Do Politics Have Artefacts?

  title={Do Politics Have Artefacts?},
  author={Bernward Joerges},
  journal={Social Studies of Science},
  pages={411 - 431}
  • B. Joerges
  • Published 1 June 1999
  • History
  • Social Studies of Science
In social studies of technology, as in many other scientific disciplines, highly persuasive similes are at work: pious stories, seemingly reaped from research, suggesting certain general theoretical insights. Variously adapted, they are handed down: in the process, they acquire almost doctrinal unassailability. One such parable, which has been retold in technology and urban studies for a long time, is the story of Robert Moses' low bridges, preventing the poor and the black of New York from… 

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Winner's Moses-interpretation appears in the first few pages (and is appropriated for the argument against technological determinism)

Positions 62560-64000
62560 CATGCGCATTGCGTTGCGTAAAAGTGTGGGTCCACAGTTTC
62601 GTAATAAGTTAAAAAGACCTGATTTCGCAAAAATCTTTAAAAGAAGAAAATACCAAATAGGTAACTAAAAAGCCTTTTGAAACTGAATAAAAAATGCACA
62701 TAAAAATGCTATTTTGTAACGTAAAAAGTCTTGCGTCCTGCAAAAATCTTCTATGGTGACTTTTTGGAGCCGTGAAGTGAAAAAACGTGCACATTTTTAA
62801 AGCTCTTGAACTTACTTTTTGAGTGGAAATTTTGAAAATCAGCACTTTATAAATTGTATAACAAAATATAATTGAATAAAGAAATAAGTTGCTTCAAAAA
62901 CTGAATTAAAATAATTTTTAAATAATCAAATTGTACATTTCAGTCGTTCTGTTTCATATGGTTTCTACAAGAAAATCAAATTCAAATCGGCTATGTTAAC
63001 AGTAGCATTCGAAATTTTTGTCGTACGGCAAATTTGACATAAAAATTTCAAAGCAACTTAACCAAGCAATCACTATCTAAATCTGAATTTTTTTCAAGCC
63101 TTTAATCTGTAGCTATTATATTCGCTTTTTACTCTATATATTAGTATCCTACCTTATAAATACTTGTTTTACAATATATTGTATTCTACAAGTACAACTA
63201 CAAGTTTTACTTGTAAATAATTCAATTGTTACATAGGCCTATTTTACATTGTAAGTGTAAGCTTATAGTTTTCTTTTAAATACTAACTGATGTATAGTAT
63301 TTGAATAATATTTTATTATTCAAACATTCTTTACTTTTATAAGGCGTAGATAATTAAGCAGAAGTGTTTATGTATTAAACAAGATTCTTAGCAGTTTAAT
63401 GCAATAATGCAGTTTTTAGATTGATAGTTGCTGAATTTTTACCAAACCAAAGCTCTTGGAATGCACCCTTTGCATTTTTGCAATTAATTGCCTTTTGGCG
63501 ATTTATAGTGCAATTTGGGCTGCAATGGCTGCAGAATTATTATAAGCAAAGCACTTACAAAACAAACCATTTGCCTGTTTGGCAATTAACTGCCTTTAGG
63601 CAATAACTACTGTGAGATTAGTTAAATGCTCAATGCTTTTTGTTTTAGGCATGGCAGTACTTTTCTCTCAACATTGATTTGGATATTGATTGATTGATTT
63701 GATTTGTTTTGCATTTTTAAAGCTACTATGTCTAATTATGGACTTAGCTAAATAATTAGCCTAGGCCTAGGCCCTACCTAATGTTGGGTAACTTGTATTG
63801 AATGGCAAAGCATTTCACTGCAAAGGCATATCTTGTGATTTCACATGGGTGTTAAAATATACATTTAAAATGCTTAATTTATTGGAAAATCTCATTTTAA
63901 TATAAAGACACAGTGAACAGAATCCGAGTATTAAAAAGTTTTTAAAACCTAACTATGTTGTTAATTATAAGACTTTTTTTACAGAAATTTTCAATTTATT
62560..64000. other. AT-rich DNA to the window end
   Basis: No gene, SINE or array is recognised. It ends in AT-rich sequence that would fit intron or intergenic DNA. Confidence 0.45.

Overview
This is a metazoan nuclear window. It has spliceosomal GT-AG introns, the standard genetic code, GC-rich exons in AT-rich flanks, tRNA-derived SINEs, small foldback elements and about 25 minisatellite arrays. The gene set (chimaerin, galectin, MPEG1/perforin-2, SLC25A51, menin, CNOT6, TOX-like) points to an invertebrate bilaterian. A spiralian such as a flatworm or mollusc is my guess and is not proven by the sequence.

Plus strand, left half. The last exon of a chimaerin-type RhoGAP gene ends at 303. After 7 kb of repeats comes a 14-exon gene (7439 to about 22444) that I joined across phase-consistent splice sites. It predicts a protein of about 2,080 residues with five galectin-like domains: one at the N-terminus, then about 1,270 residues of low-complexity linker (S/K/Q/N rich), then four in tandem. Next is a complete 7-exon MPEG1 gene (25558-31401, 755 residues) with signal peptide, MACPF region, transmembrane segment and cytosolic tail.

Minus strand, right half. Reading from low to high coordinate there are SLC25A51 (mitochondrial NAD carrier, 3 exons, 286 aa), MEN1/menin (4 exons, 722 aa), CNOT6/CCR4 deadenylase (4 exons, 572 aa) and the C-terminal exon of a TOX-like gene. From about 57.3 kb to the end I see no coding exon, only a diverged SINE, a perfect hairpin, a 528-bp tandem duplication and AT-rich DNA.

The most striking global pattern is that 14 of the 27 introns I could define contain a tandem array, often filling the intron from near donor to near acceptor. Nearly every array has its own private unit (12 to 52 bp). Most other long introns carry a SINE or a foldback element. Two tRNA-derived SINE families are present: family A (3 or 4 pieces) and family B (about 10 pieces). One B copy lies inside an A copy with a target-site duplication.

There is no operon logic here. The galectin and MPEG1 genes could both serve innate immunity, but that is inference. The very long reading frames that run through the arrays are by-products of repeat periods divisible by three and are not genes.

The Legislation of Things (Essay Review)', Studies in History and Philosophy of Science

    • where the Moses quote is without further referencing attributed to Andrew Feenberg, Alternative Modernity: The Technical Turn in Philosophy and Social Theory
    • 1995

    As Random House editor Jason Epstein still calls him recently: see J. Epstein

      Looking at it this way, the title of this Comment could well have been: 'To Whom Belong the Bridges of Robert Moses?'; or: 'To Whom Belong the Bridges of Robert Moses

        Random House, 1961); see also the section devoted to Moses in Eugene Lewis

        • The New York Approach: Robert Moses, Urban Liberals, and Redevelopment of the Inner City
        • 1980

        I use the term 'LogIcons' as shorthand for 'pictures to think with' -that is, visual representations in science

          Winner, interview, loc. cit. note 10